Aug. 13, 2012, 12:35 p.m.
Those pesky mosquitoes snacking on your arms and legs aren’t only out for blood.
Like most other creatures, they have a favorite food. In their case, it’s sweet, succulent flower nectar.
Mosquitoes don’t pollinate flowers as other insects do. After sniffing out a floral fragrance, they track down the plant and steal its nectar for energy.
That weakness for nectar, however, could be the blood-sucker’s kryptonite.
Using flower scents created in a lab, a team of researchers at Ohio State University plans to lure mosquitoes into traps.
The objective: Kill the pests that carry life-threatening diseases, including West Nile Virus and malaria.
“Think of the perfume industry. It’s the same approach, but we’re using it to trap mosquitoes for public-health purposes,” said Philip E. Otienoburu, an OSU entomologist.
Using a grant from the National Institutes of Health, the research team began working on its synthetic-lure study in 2006 and published its results in June in the Journal of Chemical Ecology.
The first step was building a machine, called an olfactometer, to detect and measure odor. That started in 2006. The team began analyzing plant chemicals in 2008 and got to the tests two years later.
The experiment was simple: Give a mosquito two options and see which one it chooses.
Researchers released common house mosquitoes, Culex pipiens, into a space that contained two jars. One jar was empty, and the other contained an artificial milkweed flower scent that the researchers created by extracting and studying chemicals from the actual plant.
“It’s kind of like putting together a recipe,” said Larry Phelan, an OSU professor who has studied insect chemical ecology for more than 30 years. “You get very different flowers based on how much of each component you put in.”
In the lab, mosquitoes routinely swarmed to the milkweed scent Phelan created. Now, the hope is that the insects will swarm to the synthetic blend in backyards, too.
The problem with most traps is that they rely on carbon dioxide and other chemicals to imitate potential blood meals, Phelan said. (When we say blood meals, we mean humans and animals.) But because only female mosquitoes bite and they sometimes forgo blood for flowers, the traps’ results are limited.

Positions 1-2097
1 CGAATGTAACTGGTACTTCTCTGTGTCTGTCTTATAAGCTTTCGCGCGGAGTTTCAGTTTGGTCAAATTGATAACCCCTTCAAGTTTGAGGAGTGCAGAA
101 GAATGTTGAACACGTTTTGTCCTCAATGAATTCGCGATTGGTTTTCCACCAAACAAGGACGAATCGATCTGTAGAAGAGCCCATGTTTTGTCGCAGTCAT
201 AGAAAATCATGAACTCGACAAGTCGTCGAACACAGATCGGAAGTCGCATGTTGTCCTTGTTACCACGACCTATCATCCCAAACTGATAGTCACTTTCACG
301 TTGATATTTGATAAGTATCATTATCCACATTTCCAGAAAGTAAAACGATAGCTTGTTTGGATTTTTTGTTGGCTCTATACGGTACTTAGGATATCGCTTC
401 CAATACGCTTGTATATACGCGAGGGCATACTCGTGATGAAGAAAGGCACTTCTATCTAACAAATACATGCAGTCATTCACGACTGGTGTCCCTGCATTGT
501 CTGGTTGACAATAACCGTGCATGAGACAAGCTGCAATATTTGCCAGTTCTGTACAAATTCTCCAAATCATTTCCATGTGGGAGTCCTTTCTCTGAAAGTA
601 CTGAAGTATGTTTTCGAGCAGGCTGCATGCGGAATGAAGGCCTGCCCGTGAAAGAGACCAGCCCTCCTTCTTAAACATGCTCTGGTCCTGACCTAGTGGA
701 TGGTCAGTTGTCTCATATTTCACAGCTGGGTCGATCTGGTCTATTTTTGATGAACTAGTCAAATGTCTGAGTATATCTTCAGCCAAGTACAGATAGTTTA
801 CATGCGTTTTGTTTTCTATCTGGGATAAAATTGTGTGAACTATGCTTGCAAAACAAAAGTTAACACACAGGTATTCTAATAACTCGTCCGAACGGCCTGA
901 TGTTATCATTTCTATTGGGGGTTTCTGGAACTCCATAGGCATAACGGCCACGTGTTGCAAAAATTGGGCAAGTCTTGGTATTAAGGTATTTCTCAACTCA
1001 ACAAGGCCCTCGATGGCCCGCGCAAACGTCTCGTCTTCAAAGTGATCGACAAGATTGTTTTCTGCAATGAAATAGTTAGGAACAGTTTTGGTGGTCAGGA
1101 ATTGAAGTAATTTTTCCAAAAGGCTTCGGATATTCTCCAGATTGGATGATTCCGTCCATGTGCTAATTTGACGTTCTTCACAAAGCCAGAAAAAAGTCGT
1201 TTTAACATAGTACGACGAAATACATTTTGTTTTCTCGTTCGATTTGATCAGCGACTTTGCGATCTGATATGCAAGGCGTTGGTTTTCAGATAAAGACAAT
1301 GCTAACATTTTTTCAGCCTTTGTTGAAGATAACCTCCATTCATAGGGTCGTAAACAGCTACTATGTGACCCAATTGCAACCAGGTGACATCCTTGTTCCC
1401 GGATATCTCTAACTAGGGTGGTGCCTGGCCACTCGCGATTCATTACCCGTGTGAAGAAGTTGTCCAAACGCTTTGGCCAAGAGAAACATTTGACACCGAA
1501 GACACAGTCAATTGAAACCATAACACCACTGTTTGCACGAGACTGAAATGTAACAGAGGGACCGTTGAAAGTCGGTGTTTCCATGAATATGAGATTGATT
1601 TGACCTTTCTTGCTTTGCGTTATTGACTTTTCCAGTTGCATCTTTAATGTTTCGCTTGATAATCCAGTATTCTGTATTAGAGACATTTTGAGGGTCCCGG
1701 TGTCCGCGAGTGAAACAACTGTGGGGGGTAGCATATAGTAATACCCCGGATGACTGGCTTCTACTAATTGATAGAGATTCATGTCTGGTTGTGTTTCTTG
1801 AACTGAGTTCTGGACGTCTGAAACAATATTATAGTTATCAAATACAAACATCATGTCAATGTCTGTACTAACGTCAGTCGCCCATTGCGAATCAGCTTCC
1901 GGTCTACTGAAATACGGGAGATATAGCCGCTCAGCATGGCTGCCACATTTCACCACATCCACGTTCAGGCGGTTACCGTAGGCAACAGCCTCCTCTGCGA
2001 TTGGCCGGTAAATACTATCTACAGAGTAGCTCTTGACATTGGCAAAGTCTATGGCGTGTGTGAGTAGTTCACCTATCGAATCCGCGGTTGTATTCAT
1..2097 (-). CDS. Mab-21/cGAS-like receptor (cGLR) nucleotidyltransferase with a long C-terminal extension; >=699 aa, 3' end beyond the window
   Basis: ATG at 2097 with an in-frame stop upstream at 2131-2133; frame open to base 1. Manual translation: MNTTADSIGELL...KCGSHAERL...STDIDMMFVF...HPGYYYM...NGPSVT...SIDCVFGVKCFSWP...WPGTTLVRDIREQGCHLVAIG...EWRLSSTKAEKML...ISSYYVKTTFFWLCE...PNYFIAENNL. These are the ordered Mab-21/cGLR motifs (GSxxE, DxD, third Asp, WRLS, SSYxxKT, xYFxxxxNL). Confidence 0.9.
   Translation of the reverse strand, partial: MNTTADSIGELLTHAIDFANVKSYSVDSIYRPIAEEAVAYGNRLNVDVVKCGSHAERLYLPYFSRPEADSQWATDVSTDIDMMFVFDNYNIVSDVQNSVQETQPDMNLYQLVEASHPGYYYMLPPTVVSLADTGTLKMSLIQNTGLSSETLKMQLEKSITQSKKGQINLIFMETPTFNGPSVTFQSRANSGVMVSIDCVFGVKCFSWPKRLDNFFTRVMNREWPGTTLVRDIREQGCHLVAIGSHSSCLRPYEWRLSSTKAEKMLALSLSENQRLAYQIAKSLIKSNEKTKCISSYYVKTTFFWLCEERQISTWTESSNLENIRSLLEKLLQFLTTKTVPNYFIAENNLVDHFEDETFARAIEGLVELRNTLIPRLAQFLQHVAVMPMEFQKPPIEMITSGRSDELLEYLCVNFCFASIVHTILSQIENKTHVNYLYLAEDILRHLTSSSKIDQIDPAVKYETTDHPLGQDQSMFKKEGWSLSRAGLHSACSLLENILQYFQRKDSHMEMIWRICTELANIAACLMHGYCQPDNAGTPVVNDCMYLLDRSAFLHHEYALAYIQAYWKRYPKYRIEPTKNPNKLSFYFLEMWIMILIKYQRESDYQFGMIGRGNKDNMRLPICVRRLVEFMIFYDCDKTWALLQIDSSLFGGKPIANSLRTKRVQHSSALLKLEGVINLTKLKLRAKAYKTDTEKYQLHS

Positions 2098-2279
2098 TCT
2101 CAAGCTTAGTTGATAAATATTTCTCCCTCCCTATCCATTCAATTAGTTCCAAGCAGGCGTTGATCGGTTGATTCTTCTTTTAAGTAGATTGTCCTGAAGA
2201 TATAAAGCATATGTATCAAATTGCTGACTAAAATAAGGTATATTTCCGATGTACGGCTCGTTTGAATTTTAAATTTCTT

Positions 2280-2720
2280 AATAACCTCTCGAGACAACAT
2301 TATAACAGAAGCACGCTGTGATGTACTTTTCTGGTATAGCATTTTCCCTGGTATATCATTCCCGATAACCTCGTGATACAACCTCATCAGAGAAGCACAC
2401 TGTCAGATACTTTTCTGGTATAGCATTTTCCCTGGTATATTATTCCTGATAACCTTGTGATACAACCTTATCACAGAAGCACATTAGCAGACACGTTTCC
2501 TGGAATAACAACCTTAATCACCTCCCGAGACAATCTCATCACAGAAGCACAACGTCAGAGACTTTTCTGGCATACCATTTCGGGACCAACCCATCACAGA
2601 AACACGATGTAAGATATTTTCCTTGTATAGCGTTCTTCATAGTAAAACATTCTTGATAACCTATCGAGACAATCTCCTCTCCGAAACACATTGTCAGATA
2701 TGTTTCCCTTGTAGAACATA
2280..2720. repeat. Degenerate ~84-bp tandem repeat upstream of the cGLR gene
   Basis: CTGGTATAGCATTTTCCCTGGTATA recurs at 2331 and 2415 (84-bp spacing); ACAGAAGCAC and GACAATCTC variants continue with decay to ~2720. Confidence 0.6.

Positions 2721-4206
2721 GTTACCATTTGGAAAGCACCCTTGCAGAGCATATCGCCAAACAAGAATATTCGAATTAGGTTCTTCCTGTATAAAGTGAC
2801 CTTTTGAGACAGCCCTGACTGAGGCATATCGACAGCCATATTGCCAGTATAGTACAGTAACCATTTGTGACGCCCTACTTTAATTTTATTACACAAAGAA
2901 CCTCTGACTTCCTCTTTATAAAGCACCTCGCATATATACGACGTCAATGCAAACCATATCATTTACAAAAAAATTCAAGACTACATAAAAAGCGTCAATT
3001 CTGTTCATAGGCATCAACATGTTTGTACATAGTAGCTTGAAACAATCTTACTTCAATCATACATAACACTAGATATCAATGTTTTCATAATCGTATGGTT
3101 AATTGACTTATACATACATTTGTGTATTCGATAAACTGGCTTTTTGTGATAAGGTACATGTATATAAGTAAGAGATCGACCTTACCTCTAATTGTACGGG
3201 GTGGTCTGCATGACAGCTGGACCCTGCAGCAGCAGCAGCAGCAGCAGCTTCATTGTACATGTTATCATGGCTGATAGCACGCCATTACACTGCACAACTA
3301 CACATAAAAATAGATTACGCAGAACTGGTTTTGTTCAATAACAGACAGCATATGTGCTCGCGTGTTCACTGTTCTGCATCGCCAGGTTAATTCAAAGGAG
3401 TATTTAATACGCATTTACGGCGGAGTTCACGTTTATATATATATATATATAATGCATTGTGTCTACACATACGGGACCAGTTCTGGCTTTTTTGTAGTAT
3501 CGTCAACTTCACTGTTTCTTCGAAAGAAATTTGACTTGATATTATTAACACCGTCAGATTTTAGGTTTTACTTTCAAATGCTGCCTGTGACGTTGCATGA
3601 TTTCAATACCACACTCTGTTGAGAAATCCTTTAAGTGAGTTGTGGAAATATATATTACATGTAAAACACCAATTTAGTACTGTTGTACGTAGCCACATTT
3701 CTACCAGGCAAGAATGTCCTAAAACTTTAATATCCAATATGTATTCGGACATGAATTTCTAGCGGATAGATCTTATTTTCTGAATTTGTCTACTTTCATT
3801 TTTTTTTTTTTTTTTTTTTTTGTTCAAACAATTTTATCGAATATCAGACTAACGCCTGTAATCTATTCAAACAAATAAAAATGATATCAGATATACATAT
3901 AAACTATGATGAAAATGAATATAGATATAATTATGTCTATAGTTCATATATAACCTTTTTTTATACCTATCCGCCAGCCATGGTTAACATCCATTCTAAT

However, a trap that uses synthetic floral scents could attract females and males, which hatch before females.
Finding males in traps “could potentially give you an early-warning system of when females are going to be active,” Phelan said. “We need more ways to monitor insect populations, whether for agriculture, household pests or disease-transmitting pests.”
For local public-health officials, the traps would offer a creative way to combat mosquito-borne diseases.
Columbus Public Health tracks mosquito populations and sprays neighborhoods based on what it finds in traps. The department has confirmed West Nile Virus in central Ohio mosquitoes every year since 2002, said Luke Jacobs, section chief with the Division of Environmental Health.
There were 21 human cases of the virus in Ohio last year, one fatal, according to the Centers for Disease Control and Prevention.
“This study could affect the market for attractants, and we’re never opposed to finding new ways to attract mosquitoes,” Jacobs said.
The research team plans to take its study into the field soon, but the venture won’t be without its challenges, Otienoburu said. For example, synthetic scents might not be as effective as the real thing outside the lab.
“You’re pretty much competing with God,” Otienoburu said.
But that won’t keep the researchers from trying.
They hope someday to expand the study and identify scents that would attract a host of mosquitoes around the world, particularly those that transmit malaria in African countries, where a child dies every minute from the disease, according to the World Health Organization.
To Babak Ebrahimi, a graduate student in entomology at Ohio State, the ultimate goal is saving lives.
That’s what makes the years of researching, testing and writing worthwhile, whether he’s staking out a humid milkweed greenhouse or feeding a swarm of his lab-raised mosquitoes with his arm.
“This is nothing,” Ebrahimi said as he slid his arm into a container with about 50 insects. “Think of the millions of people who die each year from malaria. I’m doing this for them."